advantages and disadvantages. Although the equipment and batches I
was running was far larger than for most jewelers, the results would
be similar for smaller equipment. Keep in mind that all tumblers are
dumb machines and wear down corners, sharp edges and pointy parts at
a higher rate than the center of flat designs. They are best for
highly modeled, rounded shapes, worst for crisp flat objects like
your tags.

Rotary - the rolling barrel type tumbler.

Pros - These are quiet, easy and cheap to build and maintain and run
forever, easy to change the speed and the cutting action. The main
cutting action takes place as the media and pieces slide down the
face of rotating media. Can give a really nice finish, easiest on
sharp edges and best on center of flats.

Cons - Slowest of the 3 types and you can get more impinging if not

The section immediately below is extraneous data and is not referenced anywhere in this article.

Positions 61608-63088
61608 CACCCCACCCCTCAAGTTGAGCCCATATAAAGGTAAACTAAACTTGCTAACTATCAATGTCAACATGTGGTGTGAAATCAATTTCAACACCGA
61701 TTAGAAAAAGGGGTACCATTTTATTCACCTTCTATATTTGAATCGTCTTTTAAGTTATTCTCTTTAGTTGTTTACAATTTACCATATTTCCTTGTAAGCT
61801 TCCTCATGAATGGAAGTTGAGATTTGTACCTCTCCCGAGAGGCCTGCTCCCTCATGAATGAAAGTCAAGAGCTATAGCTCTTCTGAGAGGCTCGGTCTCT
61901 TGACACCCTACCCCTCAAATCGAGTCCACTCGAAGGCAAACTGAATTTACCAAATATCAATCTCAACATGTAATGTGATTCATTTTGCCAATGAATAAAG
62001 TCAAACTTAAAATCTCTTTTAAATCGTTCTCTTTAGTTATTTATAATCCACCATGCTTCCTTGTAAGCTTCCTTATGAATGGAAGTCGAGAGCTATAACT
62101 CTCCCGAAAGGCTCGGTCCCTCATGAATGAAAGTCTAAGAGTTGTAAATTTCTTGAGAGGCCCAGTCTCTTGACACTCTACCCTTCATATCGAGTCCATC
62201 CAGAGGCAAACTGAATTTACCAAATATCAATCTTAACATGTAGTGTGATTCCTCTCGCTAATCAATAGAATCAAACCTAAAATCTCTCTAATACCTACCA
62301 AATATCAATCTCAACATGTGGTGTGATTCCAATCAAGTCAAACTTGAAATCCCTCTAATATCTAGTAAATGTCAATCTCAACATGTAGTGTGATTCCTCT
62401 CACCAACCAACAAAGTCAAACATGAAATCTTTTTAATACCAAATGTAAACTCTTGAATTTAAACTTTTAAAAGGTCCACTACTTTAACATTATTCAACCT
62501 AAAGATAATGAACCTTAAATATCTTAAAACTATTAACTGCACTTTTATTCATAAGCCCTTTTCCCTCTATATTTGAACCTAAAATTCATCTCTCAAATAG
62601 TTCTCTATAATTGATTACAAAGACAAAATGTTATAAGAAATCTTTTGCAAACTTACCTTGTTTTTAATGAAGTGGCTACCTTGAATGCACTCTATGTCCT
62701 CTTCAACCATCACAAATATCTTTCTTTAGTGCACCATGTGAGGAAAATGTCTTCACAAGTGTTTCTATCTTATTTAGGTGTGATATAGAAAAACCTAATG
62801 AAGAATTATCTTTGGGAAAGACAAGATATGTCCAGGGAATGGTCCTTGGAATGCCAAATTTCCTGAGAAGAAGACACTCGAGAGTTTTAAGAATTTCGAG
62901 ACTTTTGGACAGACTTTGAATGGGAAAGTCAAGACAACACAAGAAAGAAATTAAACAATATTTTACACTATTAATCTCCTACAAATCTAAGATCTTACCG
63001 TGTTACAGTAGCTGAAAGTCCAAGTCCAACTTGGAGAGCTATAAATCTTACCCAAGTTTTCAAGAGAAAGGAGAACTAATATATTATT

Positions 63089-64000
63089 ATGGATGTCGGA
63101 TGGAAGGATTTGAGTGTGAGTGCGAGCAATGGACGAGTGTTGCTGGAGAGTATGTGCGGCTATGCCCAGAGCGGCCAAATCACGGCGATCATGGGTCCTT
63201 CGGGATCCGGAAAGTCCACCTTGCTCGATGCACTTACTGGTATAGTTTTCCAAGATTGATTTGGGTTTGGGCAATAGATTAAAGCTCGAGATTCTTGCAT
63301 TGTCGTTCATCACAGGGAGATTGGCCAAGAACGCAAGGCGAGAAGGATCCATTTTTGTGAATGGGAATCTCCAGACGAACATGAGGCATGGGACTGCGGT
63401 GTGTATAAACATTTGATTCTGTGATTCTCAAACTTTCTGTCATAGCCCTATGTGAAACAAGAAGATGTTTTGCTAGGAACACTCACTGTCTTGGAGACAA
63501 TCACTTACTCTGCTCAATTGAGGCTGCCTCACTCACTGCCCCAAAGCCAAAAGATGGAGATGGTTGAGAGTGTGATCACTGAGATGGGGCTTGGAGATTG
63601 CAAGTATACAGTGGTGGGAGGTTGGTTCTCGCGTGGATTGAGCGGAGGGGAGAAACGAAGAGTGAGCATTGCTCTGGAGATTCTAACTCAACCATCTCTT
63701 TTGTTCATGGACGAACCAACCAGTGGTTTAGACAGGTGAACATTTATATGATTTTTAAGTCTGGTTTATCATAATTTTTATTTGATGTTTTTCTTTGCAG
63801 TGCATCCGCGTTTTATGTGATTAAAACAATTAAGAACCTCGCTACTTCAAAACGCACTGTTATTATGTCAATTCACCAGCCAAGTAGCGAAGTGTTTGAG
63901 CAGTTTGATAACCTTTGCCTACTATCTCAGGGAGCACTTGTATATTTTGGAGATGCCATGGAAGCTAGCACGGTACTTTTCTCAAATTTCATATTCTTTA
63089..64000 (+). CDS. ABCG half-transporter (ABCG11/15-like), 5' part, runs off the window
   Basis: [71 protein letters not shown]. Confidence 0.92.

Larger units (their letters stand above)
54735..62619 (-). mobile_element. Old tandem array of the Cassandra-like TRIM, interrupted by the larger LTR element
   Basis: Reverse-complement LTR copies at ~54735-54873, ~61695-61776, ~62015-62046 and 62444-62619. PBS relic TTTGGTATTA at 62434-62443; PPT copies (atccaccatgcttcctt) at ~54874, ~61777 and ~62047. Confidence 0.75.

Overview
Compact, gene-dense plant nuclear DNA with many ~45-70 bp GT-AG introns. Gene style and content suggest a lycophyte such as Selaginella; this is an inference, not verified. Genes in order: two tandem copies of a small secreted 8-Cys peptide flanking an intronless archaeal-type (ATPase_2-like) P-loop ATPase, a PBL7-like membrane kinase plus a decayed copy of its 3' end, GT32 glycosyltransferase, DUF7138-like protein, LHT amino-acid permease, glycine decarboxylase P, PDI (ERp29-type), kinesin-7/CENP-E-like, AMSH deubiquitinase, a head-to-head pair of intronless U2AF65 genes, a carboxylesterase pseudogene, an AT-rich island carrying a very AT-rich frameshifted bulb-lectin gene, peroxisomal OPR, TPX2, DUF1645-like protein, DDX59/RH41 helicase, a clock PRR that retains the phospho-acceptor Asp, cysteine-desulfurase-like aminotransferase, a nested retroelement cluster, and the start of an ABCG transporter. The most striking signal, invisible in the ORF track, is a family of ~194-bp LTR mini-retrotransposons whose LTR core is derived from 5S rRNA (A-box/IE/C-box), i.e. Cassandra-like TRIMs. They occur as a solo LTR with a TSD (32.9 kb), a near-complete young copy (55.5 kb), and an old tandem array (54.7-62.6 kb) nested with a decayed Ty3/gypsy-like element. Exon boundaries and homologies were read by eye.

run correctly. (speed too high, too many parts, not enough water)

Vibratory - vibrating donut

Pros - Faster and better for fragile sculptural or heavy pieces than
a barrel. In a barrel, you can have problems with them beating each
other up. Pieces and media move in a toroidal ring around the bowl.
Can adjust the action from gentle to aggressive.

Cons - Noisy, you need a flow through system to keep the media clean
and to keep the parts cool. Because the motor is located below the
bowl, the parts and solution will heat up and can cause a slight
tarnishing to occur when burnishing. Sterling won’t come out bight